womens role in ConfliCt prevention


Finally, the impact of wars on women both as victims and perpetrators has meant that the tactics of women as peacebuilders have also had to change, from holding less visible roles to assuming more strategic and influential roles. As West African states became militarized, women became less relevant in formal peacebuilding. Peacebuilding initiatives were designed by men, making the role of women in promoting peace unclear and uncertain. However, at the peak of the violence in Liberia and Sierra Leone in the early 1990s, grass-roots womens groups worked through local associations, faithbased groups and guilds to protect their families and communities. They formed efficient networks to spread information of attacks and safe routes, thus saving lives and reducing the impact of the violence. Many used information provided by family members who had joined rebel movements to protect their communities. At the national level, groups like the Liberian Womens Initiative and the Campaign for Good Governance in Sierra Leone began advocating womens involvement at all levels of peacebuilding. Clearly, women wanted their voices to be heard and to make their mark. In 2000, MARWOPNETa joint peace initiative of women ministers and parliamentarians, journalists, lawyers, academics, researchers and individuals from the private sector of the Mano River region (Guinea, Liberia and Sierra Leone)prevented hostilities re-erupting among the three countries by bringing their leaders back to the negotiating table. These initial advances have inspired the formation of wider womens networks such as WIPNET and womens peace advocacy campaigns such as the Liberian Womens

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Mass Action for Peace, which was heralded as being a central player in restoring peace to Liberia in 2003. These groups and others like them have contributed to changing the stereotypes of women from the vulnerable and protected sector in conflict situations to credible actors in peacemaking. This shift has led to key advancements in womens participation in peace processes. For example, women were observers in the Sierra Leonean peace talks in Lom. In Liberia, Ruth Sando Perry became Chairwoman of the transitional government, the Council of State (19961997). These achievements have been cited as the reason for the increase in the numbers of women in decision-making positions in post-conflict societies.

eCowas and Civil soCiety relations


Cognizant of the need to prevent violent conflicts both nationally and regionally, on 10 December 1999 ECOWAS unanimously established the Protocol Relating to the Mechanism for Conflict Prevention, Management, Resolution, Peacekeeping and Security.7 Two years later the heads of state signed a supplementary Protocol on Democracy and Good Governance to foster participatory democracy, good governance, the rule of law, respect for human rights, and a balanced and equitable distribution of national resources.8 The Mechanism (as it is otherwise known) and its supplementary protocol provide a comprehensive framework for conflict prevention, peace and security in West Africa. More recently, in January 2008, the ECOWAS heads of state and government adopted a Conflict Prevention Framework, which attempts to address structural and operational conflict prevention and peacebuilding, and provides guidelines and entry points for actors to engage in prevention initiatives. Civil society has been working closely with ECOWAS in implementing these instruments. Notable examples include the Centre for Democracy and Development, WANEP FOSDA and the West African , Womens Association (WAWA), which work with ECOWAS on issues of governance, early warning, small arms proliferation and gender, respectively. Aside from these specialized concerns, civil society in West Africa has formulated a structure for formalized engagement with ECOWAS in areas that promote structural prevention of conflict, e.g. good governance, election observation and stopping corruption. This is the role that the West Africa Civil Society Forum (WACSOF) plays. WACSOFs formation as an institutionalized platform for civil society to interact and contribute to policy processes was visionary and pointed to a desire on the part of ECOWAS to develop a more collaborative relationship with civil society. ECOWASs collaboration with these organizations demonstrates the importance of strategic partnerships between civil society and governments. In this regard, the role of civil society has gone beyond the traditional activities of monitoring and policing governments to that of providing a credible bridge between policy makers and their constituencies. The positive results emanating from such healthy relationships should not be confined to the West African subregion, but should serve as examples of best practice for the rest of the continent.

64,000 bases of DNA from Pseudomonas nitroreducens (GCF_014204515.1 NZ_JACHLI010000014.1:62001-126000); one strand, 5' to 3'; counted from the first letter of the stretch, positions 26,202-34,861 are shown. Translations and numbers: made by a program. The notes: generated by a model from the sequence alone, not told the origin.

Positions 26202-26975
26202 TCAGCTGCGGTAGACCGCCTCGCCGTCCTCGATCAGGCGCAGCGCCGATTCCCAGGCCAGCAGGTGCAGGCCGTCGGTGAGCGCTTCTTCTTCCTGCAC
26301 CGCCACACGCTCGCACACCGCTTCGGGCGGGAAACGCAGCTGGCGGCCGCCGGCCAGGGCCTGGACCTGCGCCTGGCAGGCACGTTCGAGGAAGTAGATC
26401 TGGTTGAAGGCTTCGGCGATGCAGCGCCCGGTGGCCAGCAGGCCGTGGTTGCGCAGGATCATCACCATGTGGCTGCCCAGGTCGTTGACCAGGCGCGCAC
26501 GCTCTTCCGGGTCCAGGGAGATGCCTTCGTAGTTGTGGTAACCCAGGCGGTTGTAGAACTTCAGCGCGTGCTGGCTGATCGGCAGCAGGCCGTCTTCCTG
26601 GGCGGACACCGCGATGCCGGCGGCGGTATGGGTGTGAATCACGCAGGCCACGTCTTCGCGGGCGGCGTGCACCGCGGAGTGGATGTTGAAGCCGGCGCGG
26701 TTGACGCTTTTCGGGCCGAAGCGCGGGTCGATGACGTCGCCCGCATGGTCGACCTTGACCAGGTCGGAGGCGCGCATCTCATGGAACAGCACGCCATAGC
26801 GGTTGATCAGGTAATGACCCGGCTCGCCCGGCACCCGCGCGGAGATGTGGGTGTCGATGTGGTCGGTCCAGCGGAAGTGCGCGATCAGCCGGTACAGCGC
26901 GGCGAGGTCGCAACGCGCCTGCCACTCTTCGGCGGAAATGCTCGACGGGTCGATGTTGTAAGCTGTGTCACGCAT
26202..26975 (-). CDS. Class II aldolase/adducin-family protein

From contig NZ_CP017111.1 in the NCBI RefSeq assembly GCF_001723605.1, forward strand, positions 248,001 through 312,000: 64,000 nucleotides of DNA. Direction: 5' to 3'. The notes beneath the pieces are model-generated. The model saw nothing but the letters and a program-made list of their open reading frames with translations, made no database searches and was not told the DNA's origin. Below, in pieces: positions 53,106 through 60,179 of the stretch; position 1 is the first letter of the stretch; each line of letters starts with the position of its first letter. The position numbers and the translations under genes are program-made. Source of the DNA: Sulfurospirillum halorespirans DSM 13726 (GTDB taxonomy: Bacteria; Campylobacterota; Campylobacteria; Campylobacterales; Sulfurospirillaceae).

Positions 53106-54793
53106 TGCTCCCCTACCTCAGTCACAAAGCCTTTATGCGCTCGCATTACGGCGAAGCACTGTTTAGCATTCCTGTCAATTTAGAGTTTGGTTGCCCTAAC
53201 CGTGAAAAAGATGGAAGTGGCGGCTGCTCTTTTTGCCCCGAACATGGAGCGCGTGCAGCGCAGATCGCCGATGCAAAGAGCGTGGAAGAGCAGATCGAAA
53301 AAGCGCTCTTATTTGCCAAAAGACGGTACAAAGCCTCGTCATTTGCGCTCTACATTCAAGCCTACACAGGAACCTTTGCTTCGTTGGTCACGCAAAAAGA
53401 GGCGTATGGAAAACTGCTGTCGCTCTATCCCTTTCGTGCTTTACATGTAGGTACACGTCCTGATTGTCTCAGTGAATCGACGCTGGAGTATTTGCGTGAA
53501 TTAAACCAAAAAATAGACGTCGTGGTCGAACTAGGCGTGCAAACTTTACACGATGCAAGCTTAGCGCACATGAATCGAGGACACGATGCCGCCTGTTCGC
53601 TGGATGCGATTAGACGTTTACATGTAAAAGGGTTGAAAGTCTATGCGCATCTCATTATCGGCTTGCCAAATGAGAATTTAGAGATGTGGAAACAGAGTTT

Challenges facing civil society in West Africa


As outlined above, civil society plays a pivotal role in conflict prevention. Nevertheless, there are a number of persisting challenges facing civil society in West Africa. Statecivil society relations: though there has been a significant shift at the level of the ECOWAS Commission on conflict prevention and the importance of including civil society in structural and operational prevention, at the national level, most states in West Africa